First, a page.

It's an interesting question.
                    **********

                    "Look at it this way: think of how stupid the average person is, and then realize half of 'em are stupider than that."

                    - George Carlin

                    "It shouldn't be expected that people are necessarily doing what they appear to be doing on records."

                    - Sir George Martin, All You Need Is Ears

                    "The music business will be revitalized by musicians, not the labels or Live Nation. When the musicians decide to put music first, instead of money, the public will flock to the fruits and the scene will be healthy again."

                    - Bob Lefsetz, The Lefsetz Letter

                    Comment


                    • #25
                      I'm surprised to hear that ribbons have fast transient response. I always thought that peopled used them in situations where they want to de-emphasize the transients.

                      Comment


                      • #26
                        "Reacts"? Are you referring to transient response or something else Ken?


                        Transient response. That SDCs often have it, and that digital tends to capture the transient peaks more so than analog tape ("reacts" as in digital capturing the initial transient peak "faster" than analog would - that's why I used the word "react", possibly not the best description, but I was thinking in an "analog" sort of way when I wrote that).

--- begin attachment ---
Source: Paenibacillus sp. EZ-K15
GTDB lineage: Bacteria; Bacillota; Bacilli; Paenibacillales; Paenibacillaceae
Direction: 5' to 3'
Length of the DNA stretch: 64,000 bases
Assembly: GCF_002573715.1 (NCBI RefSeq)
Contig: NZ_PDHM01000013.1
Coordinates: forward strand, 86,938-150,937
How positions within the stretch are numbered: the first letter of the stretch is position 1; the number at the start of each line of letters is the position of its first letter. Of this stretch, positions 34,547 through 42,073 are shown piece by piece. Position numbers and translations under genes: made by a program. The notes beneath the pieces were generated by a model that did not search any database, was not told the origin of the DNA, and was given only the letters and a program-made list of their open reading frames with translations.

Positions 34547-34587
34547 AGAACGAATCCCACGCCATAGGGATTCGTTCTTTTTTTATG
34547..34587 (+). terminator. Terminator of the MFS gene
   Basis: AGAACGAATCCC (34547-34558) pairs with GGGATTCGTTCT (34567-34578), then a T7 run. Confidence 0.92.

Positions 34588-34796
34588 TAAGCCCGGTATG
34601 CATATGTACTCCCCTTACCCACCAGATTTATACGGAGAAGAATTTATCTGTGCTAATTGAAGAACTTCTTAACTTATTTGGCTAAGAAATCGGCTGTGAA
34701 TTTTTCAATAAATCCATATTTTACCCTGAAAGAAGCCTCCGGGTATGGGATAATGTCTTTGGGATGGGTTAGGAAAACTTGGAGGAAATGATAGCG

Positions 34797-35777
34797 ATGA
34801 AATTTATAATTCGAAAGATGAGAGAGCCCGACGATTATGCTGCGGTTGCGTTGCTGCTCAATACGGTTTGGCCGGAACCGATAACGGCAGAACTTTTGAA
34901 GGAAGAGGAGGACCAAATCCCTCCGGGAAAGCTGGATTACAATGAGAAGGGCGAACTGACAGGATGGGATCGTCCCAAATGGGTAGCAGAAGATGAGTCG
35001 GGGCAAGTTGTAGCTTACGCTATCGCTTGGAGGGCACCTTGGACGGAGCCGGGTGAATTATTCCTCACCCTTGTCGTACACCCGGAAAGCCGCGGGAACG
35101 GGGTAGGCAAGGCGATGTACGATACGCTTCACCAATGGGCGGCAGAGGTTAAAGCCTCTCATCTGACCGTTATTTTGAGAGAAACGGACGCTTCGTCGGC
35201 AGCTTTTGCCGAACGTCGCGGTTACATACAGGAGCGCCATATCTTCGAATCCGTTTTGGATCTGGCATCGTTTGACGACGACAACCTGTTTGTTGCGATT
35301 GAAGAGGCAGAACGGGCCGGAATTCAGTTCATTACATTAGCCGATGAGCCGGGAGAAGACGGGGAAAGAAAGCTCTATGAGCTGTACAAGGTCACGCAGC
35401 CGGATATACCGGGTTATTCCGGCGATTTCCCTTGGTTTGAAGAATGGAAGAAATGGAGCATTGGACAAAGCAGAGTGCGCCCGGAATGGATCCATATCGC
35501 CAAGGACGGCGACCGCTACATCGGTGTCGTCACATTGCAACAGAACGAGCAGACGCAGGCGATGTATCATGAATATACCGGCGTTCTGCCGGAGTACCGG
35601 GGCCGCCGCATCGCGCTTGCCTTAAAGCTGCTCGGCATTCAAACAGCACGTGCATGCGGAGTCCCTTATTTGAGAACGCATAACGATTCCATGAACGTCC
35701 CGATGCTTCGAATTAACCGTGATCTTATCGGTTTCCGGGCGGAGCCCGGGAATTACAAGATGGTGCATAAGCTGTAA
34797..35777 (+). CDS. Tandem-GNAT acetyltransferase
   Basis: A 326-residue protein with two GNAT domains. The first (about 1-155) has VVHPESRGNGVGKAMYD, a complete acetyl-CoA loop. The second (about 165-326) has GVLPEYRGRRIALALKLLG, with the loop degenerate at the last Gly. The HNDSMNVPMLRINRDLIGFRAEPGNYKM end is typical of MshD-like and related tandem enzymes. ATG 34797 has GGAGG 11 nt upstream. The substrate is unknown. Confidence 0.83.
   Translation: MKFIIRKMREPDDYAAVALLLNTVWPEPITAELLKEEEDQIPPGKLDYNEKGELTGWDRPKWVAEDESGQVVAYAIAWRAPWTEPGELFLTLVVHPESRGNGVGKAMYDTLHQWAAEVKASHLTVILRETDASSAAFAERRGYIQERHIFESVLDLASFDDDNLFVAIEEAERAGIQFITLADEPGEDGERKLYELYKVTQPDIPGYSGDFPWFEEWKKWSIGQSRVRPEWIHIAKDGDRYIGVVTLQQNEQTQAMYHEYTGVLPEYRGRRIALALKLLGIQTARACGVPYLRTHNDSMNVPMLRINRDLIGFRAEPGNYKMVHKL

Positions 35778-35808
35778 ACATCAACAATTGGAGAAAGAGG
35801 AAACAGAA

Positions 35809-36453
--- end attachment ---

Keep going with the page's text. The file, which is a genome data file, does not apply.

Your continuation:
SDC's have certain advantages IMO, and certain disadvantages. They tend to suffer from greater self-noise than LDC's, but they also tend to have less issues with ring and overshoot, and less colored off-axis response. Transient response does tend to be very good, but that's true of most ribbon mikes too, and lots of people use and love the sound of those with digital recording. Some of the SDC's out there can be pretty bright, but in that respect I don't think they're all that different from many of the current crop of LDC's - there are a ton of LDC's out there with hyped high frequencies too. I used to use AKG 451EB's for overheads a lot back in the analog days, but I found them a bit too bright when tracking to digital. The KM184 is a pretty darned bright mic too IMHO, but its predecessor, the KM84, doesn't suffer from the same issue IMO.

                        It's an interesting question.